Initially a remote and undeveloped locale patented primarily for use as an area for hunting and fishing, the site changed dramatically with the start of canal construction in 1828 and the building of the Washington Aqueduct . . . Great Falls Tavern: Cultural Landscapes Inventory, NPS, 2004
Great Falls Tavern
The Great Falls Tavern component landscape contains historic structures and features relating to both the Chesapeake and Ohio Canal and the Washington Aqueduct. The landscape was transformed in the nineteenth century by the construction of the canal. As the use of the canal declined, the use of the Great Falls area shifted to recreation and interpretation of the area's history.
The Great Falls Tavern component landscape is located on the east bank of the Potomac River in Maryland, approximately fifteen miles northwest of Washington, D.C. This cultural landscape contains historic structures relating to both the canal and to the Washington Aqueduct, along with a modern concession stand and interpretive/recreational trails.
The site is defined by its periods of development, beginning in the early eighteenth century. The landscape was primarily industrial and commercial until the closing of the canal in 1924, when it became known as a recreational destination. The National Park Service took over the property in 1938, interpreting the canal history of the site and furthur developing the recreational features of the landscape.
The historic significance for the Great Falls Tavern component landscape is in line with that of the wider canal landscape, with the landscape reflecting the ascent and eventual decline of canal-based transportation in nineteenth-century America. Its historic period of significance, 1828-1924, includes the construction and operation of the C&O Canal and the Washington Aqueduct, as well as the rise of the site as a tourist destination.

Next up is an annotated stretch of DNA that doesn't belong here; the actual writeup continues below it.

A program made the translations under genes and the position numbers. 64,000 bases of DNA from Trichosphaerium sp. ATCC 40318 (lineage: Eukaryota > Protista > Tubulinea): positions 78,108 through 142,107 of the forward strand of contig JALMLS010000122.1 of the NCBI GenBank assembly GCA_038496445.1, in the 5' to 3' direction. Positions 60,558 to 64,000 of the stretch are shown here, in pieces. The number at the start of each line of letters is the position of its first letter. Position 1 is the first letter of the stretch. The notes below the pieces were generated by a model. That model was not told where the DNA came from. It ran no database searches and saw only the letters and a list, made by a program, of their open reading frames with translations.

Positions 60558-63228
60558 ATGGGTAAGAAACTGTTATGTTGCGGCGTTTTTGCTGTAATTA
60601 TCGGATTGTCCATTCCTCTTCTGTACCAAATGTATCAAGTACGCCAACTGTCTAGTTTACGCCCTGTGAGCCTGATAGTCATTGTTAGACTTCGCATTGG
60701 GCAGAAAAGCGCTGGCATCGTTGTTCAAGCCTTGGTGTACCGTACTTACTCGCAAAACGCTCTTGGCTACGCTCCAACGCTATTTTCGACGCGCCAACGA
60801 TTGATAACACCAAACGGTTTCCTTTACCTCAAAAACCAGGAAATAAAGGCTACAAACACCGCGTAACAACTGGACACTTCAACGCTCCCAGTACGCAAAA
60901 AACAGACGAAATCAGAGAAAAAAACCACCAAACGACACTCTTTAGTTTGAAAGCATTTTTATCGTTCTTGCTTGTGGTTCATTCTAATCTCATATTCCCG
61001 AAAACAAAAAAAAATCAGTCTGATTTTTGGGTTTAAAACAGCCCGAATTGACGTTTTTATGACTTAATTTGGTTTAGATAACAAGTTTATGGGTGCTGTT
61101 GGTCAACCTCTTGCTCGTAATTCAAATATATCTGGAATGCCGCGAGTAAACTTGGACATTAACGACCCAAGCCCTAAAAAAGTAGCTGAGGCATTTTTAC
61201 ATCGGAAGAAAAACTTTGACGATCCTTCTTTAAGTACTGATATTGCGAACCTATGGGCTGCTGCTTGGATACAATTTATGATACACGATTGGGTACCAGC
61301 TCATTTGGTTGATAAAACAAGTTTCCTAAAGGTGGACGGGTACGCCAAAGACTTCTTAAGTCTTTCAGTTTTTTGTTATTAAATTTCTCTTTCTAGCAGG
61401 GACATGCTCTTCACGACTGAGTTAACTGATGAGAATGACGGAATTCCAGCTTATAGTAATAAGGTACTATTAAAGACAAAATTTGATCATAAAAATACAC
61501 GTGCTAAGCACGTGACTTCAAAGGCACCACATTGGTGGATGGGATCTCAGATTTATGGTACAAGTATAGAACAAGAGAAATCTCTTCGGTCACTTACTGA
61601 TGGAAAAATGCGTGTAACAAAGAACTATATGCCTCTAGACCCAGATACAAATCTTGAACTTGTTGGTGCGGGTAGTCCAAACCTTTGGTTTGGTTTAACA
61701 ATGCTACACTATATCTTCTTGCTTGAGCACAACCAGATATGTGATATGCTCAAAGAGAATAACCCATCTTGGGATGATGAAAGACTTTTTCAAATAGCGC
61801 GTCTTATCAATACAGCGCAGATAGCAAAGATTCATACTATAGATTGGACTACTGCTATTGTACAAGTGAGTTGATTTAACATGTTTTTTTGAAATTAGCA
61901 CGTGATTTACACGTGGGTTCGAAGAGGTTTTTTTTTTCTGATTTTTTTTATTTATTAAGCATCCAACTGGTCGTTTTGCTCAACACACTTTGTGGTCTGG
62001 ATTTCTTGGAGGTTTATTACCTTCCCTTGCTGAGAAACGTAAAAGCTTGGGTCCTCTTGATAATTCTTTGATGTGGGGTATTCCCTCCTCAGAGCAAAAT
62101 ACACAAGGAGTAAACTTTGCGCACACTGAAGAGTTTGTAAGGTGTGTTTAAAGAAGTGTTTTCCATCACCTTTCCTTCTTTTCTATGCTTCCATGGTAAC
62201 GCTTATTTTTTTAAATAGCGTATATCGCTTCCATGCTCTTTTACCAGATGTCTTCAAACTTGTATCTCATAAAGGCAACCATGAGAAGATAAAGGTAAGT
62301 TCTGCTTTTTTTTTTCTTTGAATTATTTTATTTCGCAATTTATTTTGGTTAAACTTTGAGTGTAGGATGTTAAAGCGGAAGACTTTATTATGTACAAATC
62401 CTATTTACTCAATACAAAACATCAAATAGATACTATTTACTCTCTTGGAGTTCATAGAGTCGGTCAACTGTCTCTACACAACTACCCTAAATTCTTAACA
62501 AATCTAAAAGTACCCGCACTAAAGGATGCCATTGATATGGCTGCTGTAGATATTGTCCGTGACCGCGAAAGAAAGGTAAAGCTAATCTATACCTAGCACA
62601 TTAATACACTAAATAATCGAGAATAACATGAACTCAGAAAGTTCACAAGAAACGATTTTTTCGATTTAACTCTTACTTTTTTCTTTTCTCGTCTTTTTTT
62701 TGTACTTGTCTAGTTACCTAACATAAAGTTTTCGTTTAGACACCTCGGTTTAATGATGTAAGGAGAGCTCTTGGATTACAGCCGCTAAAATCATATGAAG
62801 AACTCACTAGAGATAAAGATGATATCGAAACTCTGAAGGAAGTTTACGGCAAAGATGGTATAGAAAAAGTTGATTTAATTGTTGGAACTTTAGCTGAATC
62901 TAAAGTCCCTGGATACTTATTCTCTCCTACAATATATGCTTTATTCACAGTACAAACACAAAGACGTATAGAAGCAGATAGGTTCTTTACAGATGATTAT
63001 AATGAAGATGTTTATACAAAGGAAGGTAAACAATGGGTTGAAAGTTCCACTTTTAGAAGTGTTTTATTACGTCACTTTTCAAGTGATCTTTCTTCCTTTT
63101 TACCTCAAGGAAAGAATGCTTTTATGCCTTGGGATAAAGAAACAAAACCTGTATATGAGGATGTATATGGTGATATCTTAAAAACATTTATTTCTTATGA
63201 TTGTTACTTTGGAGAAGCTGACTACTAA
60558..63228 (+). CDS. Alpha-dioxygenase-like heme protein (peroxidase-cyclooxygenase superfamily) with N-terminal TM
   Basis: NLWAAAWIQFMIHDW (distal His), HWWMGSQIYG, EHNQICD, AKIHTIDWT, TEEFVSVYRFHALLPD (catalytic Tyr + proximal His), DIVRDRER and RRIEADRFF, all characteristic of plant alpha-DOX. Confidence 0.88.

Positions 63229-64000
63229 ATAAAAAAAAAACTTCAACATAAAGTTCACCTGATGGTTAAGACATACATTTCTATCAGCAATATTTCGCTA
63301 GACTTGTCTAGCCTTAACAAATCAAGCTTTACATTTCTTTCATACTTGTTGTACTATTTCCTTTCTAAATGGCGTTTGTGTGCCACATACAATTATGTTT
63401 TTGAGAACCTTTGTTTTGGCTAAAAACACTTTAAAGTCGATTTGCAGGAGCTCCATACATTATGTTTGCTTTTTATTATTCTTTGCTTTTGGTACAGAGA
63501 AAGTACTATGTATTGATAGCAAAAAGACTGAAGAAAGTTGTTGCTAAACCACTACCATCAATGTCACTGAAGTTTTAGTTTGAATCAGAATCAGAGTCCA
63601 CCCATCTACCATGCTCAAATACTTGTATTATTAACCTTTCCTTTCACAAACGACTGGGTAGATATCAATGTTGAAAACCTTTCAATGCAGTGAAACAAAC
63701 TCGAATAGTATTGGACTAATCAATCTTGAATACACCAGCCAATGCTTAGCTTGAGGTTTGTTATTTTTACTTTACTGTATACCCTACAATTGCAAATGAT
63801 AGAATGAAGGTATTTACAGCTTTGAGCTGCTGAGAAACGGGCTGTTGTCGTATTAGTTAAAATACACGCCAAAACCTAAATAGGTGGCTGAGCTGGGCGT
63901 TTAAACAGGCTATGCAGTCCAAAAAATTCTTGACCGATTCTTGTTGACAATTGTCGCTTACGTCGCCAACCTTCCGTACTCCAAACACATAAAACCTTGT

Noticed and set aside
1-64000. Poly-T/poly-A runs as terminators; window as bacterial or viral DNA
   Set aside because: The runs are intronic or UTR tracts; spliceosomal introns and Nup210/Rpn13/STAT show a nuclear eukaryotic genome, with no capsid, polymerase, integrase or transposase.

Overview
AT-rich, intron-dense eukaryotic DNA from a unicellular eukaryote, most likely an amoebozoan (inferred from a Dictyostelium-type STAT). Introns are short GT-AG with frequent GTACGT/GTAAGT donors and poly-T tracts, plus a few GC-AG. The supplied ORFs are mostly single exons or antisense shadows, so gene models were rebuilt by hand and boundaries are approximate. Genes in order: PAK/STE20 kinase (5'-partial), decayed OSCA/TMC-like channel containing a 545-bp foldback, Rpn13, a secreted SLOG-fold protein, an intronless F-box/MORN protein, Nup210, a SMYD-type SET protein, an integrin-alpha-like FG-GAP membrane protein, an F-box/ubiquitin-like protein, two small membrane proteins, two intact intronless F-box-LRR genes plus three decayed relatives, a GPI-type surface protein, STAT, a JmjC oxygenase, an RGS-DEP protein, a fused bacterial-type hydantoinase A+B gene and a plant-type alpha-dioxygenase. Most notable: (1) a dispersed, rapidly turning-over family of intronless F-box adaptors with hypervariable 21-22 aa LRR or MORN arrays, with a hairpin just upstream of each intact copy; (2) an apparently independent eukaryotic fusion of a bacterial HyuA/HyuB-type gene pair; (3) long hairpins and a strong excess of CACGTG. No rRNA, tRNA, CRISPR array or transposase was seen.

When the Chesapeake and Ohio Canal National Historical Park was listed on the National Register of Historic Places in 1979, the Great Falls Tavern landscape was not adequately documented in the nomination. Additionally, the Washington Aqueduct is a National Historic Landmark and a major nineteenth-century engineering feat. These important aspects of the landscape are addressed in the Cultural Landscape Inventory report (below).
The canal and its associated features, such as the canal locks, the towpath, and lock houses, provide evidence of the technology of nineteenth-century canal construction. Moreover, the expansion of Lock House 12 into a tavern illustrates the economic, technological, and social importance of the Six Locks area.
Located along the C&O Canal, the Great Falls Tavern area was a vital industrial and commercial landscape in the mid-nineteenth century. Following a major flood of 1889, this aspect of the site began to decline, and tourism became more prominent. After the flood of 1924, the canal was not repaired, and it no longer functioned as a viable commercial enterprise.
Around this time, hiking trails, a trolley line, and bridges out to the mid-river island facilitated visitor recreation. The tavern became a private social club (1913-1925). The impressive view of the Great Falls, some historic trails, and remnants of the trolley track bed at Great Falls Tavern continue to illustrate the importance of the area as a tourist destination.
The historic tavern building now serves as a visitor center, and park employees offer interpretive canal boat rides between April and October. Several mid-river islands are also a part of this landscape. Olmsted Island is accessible by footbridge and provides views of the Great Falls of the Potomac.
- Cultural Landscape Type: Historic Site / Vernacular
- National Register Significance Level: National
- National Register Significance Criteria: A, C, D
- National Historic Landmark (Washington Aqueduct)
- Period of Significance: 1828-1924